In its current orbit, a dead Envisat likely would remain in place for 100 to 150 years, according to ESA calculations. Unlike rocket stages in low Earth orbit, which are resistant to damage caused from collision with small pieces of debris, Envisat is as fragile as a heavily ornamented Christmas tree.

Envisat ground controllers performed a collision avoidance maneuver in early 2010 to prevent a possible collision with a large rocket upper stage. ESA officials have estimated that there is up to a 30 percent chance that Envisat will collide with another piece of orbital debris before it is tugged into the atmosphere — assuming the global population of debris in low Earth orbit does not increase. Most orbital debris experts view this as a highly optimistic scenario.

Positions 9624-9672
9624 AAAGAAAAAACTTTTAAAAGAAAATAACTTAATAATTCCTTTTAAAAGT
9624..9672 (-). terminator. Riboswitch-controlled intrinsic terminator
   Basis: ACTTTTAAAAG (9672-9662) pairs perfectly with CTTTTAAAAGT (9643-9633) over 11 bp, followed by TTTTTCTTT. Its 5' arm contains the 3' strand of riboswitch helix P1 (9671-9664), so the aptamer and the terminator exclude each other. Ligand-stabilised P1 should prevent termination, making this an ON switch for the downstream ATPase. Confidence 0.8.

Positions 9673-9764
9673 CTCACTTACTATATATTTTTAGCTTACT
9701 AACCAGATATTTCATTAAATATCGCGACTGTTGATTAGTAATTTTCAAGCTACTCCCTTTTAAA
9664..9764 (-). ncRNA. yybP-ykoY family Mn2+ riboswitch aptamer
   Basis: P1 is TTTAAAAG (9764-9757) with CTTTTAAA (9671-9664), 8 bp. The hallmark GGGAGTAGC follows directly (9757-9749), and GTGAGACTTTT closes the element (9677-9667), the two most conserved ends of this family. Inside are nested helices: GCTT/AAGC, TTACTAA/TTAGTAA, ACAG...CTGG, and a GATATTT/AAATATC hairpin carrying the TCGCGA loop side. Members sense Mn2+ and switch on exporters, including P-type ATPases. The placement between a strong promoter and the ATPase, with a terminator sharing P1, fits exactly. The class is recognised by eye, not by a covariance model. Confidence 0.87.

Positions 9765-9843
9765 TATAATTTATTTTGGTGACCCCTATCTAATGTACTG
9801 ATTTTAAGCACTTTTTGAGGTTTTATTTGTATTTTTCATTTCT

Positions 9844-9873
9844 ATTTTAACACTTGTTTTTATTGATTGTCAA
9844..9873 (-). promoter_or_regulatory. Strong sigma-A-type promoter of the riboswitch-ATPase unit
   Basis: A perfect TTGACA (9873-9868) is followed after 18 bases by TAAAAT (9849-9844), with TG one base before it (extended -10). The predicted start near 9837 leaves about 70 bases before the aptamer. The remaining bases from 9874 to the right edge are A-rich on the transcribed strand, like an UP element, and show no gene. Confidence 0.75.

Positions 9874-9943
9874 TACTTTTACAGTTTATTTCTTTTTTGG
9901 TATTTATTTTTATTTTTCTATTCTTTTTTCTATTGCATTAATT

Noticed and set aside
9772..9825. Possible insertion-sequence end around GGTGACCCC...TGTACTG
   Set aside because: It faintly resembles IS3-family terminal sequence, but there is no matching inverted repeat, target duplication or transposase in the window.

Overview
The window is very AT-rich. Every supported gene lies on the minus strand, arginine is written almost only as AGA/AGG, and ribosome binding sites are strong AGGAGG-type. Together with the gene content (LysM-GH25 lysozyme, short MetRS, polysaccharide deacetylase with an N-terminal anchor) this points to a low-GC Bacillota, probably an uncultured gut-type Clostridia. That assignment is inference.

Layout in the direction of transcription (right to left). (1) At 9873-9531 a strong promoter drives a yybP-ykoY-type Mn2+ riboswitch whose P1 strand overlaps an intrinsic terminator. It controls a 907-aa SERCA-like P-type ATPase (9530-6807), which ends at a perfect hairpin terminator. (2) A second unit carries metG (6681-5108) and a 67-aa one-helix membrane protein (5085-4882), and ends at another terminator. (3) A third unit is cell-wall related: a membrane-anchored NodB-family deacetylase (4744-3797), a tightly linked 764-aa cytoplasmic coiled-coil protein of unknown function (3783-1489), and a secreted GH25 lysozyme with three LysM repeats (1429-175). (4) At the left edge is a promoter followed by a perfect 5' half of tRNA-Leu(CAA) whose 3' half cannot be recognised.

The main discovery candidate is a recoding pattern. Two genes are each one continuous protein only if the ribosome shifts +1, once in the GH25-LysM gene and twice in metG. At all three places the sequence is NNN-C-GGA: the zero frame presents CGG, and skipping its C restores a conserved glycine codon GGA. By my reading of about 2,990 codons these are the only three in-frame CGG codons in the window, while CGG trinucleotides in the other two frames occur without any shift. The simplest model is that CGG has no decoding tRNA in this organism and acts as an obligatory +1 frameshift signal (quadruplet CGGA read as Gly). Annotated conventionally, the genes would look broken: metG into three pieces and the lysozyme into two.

Warhaut said ground teams have performed around a dozen collision avoidance maneuvers for Envisat in its 10-year life. He said ESA had hoped to keep a minimal Envisat operating capability for several years after its retirement in 2014 to perform similar such maneuvers until its fuel ran out.



Europe’s Massive Envisat Goes Silent, Jeopardizing GMES Transition Plans

Peter B. de Selding was the Paris bureau chief for SpaceNews.